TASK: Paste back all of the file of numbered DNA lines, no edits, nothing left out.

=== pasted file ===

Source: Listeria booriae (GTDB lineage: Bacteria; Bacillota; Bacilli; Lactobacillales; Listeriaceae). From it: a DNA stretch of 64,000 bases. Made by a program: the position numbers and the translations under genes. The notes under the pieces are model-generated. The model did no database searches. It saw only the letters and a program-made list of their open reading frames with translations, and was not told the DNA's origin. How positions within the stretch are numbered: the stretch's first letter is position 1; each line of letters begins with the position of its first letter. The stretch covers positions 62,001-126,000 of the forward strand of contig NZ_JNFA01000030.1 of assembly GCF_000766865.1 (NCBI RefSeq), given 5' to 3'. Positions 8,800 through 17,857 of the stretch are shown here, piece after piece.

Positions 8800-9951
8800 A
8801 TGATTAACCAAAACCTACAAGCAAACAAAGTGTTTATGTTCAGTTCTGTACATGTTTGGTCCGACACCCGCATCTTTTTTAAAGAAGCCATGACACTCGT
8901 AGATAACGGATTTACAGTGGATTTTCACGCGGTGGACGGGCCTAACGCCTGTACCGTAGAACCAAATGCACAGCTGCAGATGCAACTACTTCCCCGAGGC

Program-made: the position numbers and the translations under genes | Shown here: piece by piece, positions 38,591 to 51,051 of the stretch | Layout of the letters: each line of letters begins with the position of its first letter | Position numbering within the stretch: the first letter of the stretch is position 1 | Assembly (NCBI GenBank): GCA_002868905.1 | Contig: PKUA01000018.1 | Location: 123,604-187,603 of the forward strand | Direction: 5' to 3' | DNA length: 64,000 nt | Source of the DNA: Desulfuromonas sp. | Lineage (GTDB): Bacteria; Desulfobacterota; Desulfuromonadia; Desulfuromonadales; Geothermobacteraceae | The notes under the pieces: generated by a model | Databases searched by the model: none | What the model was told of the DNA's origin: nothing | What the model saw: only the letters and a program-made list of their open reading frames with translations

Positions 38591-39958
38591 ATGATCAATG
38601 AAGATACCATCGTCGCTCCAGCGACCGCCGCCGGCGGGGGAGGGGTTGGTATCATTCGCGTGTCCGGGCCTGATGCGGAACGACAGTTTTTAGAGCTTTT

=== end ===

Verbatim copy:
Source: Listeria booriae (GTDB lineage: Bacteria; Bacillota; Bacilli; Lactobacillales; Listeriaceae). From it: a DNA stretch of 64,000 bases. Made by a program: the position numbers and the translations under genes. The notes under the pieces are model-generated. The model did no database searches. It saw only the letters and a program-made list of their open reading frames with translations, and was not told the DNA's origin. How positions within the stretch are numbered: the stretch's first letter is position 1; each line of letters begins with the position of its first letter. The stretch covers positions 62,001-126,000 of the forward strand of contig NZ_JNFA01000030.1 of assembly GCF_000766865.1 (NCBI RefSeq), given 5' to 3'. Positions 8,800 through 17,857 of the stretch are shown here, piece after piece.

Positions 8800-9951
8800 A
8801 TGATTAACCAAAACCTACAAGCAAACAAAGTGTTTATGTTCAGTTCTGTACATGTTTGGTCCGACACCCGCATCTTTTTTAAAGAAGCCATGACACTCGT
8901 AGATAACGGATTTACAGTGGATTTTCACGCGGTGGACGGGCCTAACGCCTGTACCGTAGAACCAAATGCACAGCTGCAGATGCAACTACTTCCCCGAGGC

Program-made: the position numbers and the translations under genes | Shown here: piece by piece, positions 38,591 to 51,051 of the stretch | Layout of the letters: each line of letters begins with the position of its first letter | Position numbering within the stretch: the first letter of the stretch is position 1 | Assembly (NCBI GenBank): GCA_002868905.1 | Contig: PKUA01000018.1 | Location: 123,604-187,603 of the forward strand | Direction: 5' to 3' | DNA length: 64,000 nt | Source of the DNA: Desulfuromonas sp. | Lineage (GTDB): Bacteria; Desulfobacterota; Desulfuromonadia; Desulfuromonadales; Geothermobacteraceae | The notes under the pieces: generated by a model | Databases searched by the model: none | What the model was told of the DNA's origin: nothing | What the model saw: only the letters and a program-made list of their open reading frames with translations

Positions 38591-39958
38591 ATGATCAATG
38601 AAGATACCATCGTCGCTCCAGCGACCGCCGCCGGCGGGGGAGGGGTTGGTATCATTCGCGTGTCCGGGCCTGATGCGGAACGACAGTTTTTAGAGCTTTT